Amy Mayer / Harvest Public Media

Farmers Prepare For Autumn Bird Flu Flare Up

Farmers and agriculture officials are gearing up for another round of bird flu this fall, an outbreak they fear could be worse than the devastating spring crisis that hit egg layers and turkeys in the Midwest, wiped out entire farms and sent egg prices sky-high. The potential target of the highly pathogenic avian flu this fall could be broilers, or meat chickens, as the outbreaks have been triggered and carried by wild birds, which will be flying south in great numbers this fall through several U.S. flyways. The farmers who got hit this spring, which lead to the destruction of more than 48 million birds, know how life-changing a flu outbreak can be.
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Northern Water

Fort Collins council members voted to oppose a project calling for the creation of two new reservoirs in Northern Colorado, at least for now. The Northern Integrated Supply Project would build two reservoirs to supply water to growing towns in Larimer, Weld, and Boulder counties.

The city is not opposed to the idea of the project, but Fort Collins natural areas director John Stokes, in a presentation Tuesday night to council members, said the June supplemental draft environmental impact statement released by the Army Corps of Engineers fails to adequately evaluate and address environmental impacts.

"A key component that is currently missing from the environmental impact statement analysis is a quantitative temperature and water quality model," said Stokes.

National Institute for Occupational Safety and Health

Sand is a key ingredient in hydraulic fracturing, but breathing in too much of it can lead to silicosis, an incurable but entirely preventable disease caused by sand particles or respirable crystalline silica.

A 2012 alert and study by the National Institute for Occupational Safety and Health raised an alarm that workers at fracking sites in Colorado and four other states were exposed to silica dust at levels that exceeded occupational exposure limits.

Many companies in the industry have responded by changing the way they handle frack sand. New innovation and investment suggests a technological fix can protect workers while boosting efficiency. The changes are as much a way to improve operations as strengthen workers protections.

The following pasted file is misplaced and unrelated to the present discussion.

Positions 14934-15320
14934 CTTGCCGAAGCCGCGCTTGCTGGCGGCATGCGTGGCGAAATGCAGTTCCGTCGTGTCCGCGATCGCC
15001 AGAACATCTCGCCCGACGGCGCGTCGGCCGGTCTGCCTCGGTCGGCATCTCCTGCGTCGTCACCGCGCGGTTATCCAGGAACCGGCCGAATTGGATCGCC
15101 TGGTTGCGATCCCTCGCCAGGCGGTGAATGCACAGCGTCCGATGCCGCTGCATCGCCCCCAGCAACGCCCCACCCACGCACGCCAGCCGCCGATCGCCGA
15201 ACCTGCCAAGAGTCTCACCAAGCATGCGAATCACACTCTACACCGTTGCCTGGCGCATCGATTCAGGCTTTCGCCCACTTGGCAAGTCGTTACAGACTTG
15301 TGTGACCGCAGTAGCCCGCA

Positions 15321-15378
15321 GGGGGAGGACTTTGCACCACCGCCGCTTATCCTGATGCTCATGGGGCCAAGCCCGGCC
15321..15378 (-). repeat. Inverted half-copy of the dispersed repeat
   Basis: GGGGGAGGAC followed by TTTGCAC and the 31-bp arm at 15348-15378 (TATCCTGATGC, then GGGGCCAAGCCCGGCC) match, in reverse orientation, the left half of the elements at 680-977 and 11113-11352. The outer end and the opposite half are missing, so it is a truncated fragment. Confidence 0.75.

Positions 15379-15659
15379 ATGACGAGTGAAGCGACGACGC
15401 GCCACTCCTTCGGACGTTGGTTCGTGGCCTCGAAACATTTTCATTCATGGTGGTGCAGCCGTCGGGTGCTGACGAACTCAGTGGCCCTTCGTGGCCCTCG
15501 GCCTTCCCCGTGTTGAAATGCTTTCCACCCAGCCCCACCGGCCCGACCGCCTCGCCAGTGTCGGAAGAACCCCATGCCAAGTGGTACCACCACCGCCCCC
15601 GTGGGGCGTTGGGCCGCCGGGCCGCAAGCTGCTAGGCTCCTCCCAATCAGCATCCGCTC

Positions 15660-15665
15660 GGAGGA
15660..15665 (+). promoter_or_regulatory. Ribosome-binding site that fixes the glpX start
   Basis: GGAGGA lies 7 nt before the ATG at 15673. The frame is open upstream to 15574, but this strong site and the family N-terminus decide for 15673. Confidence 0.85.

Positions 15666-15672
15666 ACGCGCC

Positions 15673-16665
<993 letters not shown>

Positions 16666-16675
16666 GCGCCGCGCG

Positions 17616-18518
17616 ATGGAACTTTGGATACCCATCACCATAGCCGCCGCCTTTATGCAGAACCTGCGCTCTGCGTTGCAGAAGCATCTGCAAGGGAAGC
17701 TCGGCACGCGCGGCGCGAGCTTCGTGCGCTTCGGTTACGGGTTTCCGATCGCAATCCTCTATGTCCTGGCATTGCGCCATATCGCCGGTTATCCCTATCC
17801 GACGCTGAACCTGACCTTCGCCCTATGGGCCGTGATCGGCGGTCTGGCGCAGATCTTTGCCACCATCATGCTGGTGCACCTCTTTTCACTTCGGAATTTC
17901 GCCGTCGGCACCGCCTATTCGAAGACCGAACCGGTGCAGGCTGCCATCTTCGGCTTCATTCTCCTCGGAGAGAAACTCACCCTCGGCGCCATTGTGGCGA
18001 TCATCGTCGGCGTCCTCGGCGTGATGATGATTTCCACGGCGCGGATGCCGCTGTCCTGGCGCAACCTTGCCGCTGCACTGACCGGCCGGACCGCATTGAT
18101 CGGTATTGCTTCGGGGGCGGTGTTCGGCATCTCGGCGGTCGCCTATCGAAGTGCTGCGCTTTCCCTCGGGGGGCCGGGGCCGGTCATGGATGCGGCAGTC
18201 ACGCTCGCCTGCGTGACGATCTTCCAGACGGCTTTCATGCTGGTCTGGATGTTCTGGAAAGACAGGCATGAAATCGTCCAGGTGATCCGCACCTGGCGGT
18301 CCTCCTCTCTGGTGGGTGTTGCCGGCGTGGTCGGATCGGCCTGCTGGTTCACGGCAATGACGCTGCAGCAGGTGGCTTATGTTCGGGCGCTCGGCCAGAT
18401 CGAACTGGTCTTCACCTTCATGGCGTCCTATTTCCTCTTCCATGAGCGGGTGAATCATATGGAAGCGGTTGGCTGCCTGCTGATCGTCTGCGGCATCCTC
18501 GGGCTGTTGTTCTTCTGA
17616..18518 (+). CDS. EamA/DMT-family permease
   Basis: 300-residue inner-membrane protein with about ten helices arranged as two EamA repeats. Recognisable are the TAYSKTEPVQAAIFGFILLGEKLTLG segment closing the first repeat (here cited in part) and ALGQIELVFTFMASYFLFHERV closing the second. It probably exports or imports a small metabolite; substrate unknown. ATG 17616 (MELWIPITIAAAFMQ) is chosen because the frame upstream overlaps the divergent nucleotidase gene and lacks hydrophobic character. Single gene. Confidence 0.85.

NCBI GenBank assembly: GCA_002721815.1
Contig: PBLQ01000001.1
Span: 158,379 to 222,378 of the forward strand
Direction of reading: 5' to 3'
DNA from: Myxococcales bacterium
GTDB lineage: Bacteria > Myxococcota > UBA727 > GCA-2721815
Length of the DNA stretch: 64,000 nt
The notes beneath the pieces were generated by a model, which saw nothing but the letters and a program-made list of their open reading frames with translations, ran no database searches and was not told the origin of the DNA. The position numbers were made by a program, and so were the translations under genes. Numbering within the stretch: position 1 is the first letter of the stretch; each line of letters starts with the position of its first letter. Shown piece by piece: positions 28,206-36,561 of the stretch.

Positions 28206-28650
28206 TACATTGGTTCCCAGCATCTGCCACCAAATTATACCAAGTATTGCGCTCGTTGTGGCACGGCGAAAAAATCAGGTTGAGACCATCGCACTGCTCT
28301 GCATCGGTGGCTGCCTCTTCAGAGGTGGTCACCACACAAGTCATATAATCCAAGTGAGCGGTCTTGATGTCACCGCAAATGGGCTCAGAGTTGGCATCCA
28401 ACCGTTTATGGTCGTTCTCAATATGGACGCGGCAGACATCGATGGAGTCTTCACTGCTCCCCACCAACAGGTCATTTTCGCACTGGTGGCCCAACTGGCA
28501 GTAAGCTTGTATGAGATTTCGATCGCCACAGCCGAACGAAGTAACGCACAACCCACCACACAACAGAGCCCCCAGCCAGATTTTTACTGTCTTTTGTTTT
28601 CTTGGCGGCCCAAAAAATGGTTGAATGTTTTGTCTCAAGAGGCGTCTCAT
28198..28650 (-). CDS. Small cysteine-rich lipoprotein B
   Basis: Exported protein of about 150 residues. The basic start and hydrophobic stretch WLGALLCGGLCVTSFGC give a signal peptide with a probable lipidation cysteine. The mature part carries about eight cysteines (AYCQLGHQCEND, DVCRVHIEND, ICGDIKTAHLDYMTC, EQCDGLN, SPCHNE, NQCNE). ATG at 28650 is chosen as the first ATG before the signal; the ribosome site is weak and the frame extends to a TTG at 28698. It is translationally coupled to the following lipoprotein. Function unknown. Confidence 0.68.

Luke Runyon / KUNC, Harvest Public Media

On a research farm north of Fort Collins, Colorado, in a secret location, buried in the middle of a corn field, grows Colorado’s newest and most buzzed about commodity crop -- industrial hemp.

It’s almost harvest time at the farm, and soon researchers at Colorado State University will be adding bushels of hemp next to the usual, familiar piles of corn, wheat and oats.

Hemp is a member of the cannabis family, but it’s lacking in psychoactive properties. Instead, it’s grown more for fiber and oil. But decades of prohibition have left academia lacking in published scientific research about the plant’s very basic properties.

spacebahr / Flickr - Creative Commons

The number of Coloradans who don't have health insurance has dropped by about half since President Barack Obama's signature health care law went into effect. The state's uninsured rate fell from 14.3 percent in 2013 to 6.7 percent in 2015. Not only does the Colorado Access Health Survey say that the uninsured are at a record low, it also finds that more people have enrolled in Medicaid.

Farmers Prepare For Autumn Bird Flu Flare Up

Sep 1, 2015
Amy Mayer / Harvest Public Media

Farmers and agriculture officials are gearing up for another round of bird flu this fall, an outbreak they fear could be worse than the devastating spring crisis that hit egg layers and turkeys in the Midwest, wiped out entire farms and sent egg prices sky-high.

The potential target of the highly pathogenic avian flu this fall could be broilers, or meat chickens, as the outbreaks have been triggered and carried by wild birds, which will be flying south in great numbers this fall through several U.S. flyways.

The farmers who got hit this spring, which lead to the destruction of more than 48 million birds, know how life-changing a flu outbreak can be.

The greater sage grouse is a peculiar and distinctly Western bird. It's about the size of a chicken and about as adaptable as the dodo bird, which is to say it's not very adaptable at all — at least not in a human-driven time scale.

In biological terms, the greater sage grouse is perfectly adapted for its habitat: the rolling hills of knee-high silver scrub that's sometimes called the sagebrush sea. It's the oft-forgotten parts of the fast-changing West — The Big Empty, as settlers used to call it.

Emily Wilmsen / City of Fort Collins

Fort Collins' historic Trolley Barn hasn't housed working trolleys in a long time – but the time may be right to bring some new life to the old barn, said Josh Birks, City of Fort Collins Economic Health Director.

In the last few years, a variety of groups including restaurateurs and historic restoration groups have inquired about moving in. Right now, the 10,000-square-foot space is used to store city vehicles, as well as a trolley restoration project.

"There's a lot of growth going on in that area right now and a lot of potential," said Birks. "To me, that just underscores the need to get it right."

Get Involved Colorado: Global Refugee Center

Aug 31, 2015
Global Refugee Center

As refugee populations across the Front Range continue to grow, so does the Global Refugee Center. With over 3,000 yearly hours of literacy and citizenship instruction offered annually, the GRC currently enrolls 130 students.

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